Monday, July 27, 2009


Restoring Zelaya

Honduran military appears to back plan to restore Zelaya to office—not to power

By Rafael Azul
27 July 2009

For the first time, apparently at the instigation of the Obama administration and the Pentagon, the military of Honduras has weighed in independently in support of the San José accord for restoring the country’s ousted President José Manuel Zelaya to office—though not to power.

The military announcement came Saturday, the day after Zelaya set foot on Honduran soil, only to withdraw to Nicaragua within moments.

The San José accord, a proposal submitted by Costa Rican President Oscar Arias as part of a US-instigated mediation process, calls for Zelaya to return to the presidential palace, but under conditions in which he would be a virtually powerless figurehead in a government of “unity and reconciliation” dominated by the very forces that overthrew him in June 28 coup. The coup leaders themselves, having accomplished their principal objectives, would be granted amnesty for their crimes.

Until now, the accord—while accepted by Zelaya—has been repeatedly rejected by the right-wing coup regime headed by former congressional leader Roberto Micheletti, which has ruled out any return by the deposed president except to face arrest and trial for alleged violations of the Honduran constitution.

A statement posted on the web site of the Honduran armed forces dated July 24 insisted that the country’s military “as an institution supports a solution to the problems challenging our country through a process of negotiation in the framework of the San José Accord. Thus, we reiterate our unrestricted support for this in conformance with our Constitution and other laws.”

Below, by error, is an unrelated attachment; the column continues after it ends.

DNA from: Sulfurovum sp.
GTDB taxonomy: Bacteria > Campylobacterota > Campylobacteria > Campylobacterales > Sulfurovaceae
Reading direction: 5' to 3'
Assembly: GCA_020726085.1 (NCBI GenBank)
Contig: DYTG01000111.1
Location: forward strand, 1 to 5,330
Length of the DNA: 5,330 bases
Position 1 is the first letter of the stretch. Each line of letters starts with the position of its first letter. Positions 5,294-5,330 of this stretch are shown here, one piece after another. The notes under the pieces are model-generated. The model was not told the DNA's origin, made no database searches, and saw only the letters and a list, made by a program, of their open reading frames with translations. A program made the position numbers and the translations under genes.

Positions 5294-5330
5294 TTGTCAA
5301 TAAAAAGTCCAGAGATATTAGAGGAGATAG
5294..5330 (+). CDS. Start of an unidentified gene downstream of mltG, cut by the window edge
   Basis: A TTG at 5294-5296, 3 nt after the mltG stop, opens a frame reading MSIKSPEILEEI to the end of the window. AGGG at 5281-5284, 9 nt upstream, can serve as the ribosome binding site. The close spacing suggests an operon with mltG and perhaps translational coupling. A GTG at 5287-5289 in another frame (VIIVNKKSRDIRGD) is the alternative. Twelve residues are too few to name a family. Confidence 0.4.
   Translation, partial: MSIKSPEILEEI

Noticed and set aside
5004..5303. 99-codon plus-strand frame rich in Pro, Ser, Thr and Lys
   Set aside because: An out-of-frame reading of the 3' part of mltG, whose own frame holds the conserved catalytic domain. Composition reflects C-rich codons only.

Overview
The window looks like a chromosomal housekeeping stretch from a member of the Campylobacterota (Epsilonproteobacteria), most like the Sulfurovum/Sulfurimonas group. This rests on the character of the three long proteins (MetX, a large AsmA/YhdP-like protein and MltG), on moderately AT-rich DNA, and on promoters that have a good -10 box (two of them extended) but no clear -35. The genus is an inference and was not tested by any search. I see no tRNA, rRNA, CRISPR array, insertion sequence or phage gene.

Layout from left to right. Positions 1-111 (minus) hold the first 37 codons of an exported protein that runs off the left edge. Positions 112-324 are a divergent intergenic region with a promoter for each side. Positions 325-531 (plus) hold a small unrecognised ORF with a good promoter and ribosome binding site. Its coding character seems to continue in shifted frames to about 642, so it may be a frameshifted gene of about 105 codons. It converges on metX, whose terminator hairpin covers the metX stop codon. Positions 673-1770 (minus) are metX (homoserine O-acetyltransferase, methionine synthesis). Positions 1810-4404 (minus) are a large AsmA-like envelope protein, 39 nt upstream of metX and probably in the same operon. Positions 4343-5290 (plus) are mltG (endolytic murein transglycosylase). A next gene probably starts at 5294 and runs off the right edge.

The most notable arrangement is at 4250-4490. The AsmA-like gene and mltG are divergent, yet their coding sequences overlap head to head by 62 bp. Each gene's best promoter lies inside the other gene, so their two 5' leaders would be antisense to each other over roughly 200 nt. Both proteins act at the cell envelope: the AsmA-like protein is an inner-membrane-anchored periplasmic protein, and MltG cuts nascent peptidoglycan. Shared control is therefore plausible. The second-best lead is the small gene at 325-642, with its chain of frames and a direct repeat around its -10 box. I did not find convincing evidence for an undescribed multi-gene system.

It is unclear whether the statement indicates a crack in the coup regime or merely another stalling tactic. According to a report in the New York Times, however, the statement was drafted not in Tegucigalpa, but in Washington.

“The communiqué was drafted in Washington after days of talks between mid-level Honduran officers and American Congressional aides,” the Times reported Saturday.

It went on to cite unnamed US officials as saying that the Hondurans involved in producing the statement were “two colonels who were concerned about the tensions generated by the political conflict.”

Zelaya, meanwhile, is set to return to Washington for further talks with US government officials.

If this indeed proves to be the way out of the current political impasse, it will be entirely in keeping with the long and tragic history of Honduran politics, in which the most important economic and political decisions are dictated by Washington with the military playing the decisive role in seeing that they are carried out.

From the start, Zelaya has indicated his willingness to collaborate in such a solution, his occasional flamboyant rhetoric and gestures notwithstanding.

On Friday, the ousted Honduran president crossed the Nicaragua-Honduras border for a few minutes. Dressed in his customary wide-brimmed hat, carrying on a constant cell phone conversation and surrounded by supporters and aides, Zelaya’s crossing proved little more than a brief photo opportunity.

As he embarked in his jeep ride to the border, Zelaya declared that he would speak to coup officials, suggesting that he would be able to negotiate face to face with representatives of the de facto regime of Roberto Micheletti, despite the latter’s denunciation of the deposed president and orders to arrest him upon his entry into the country.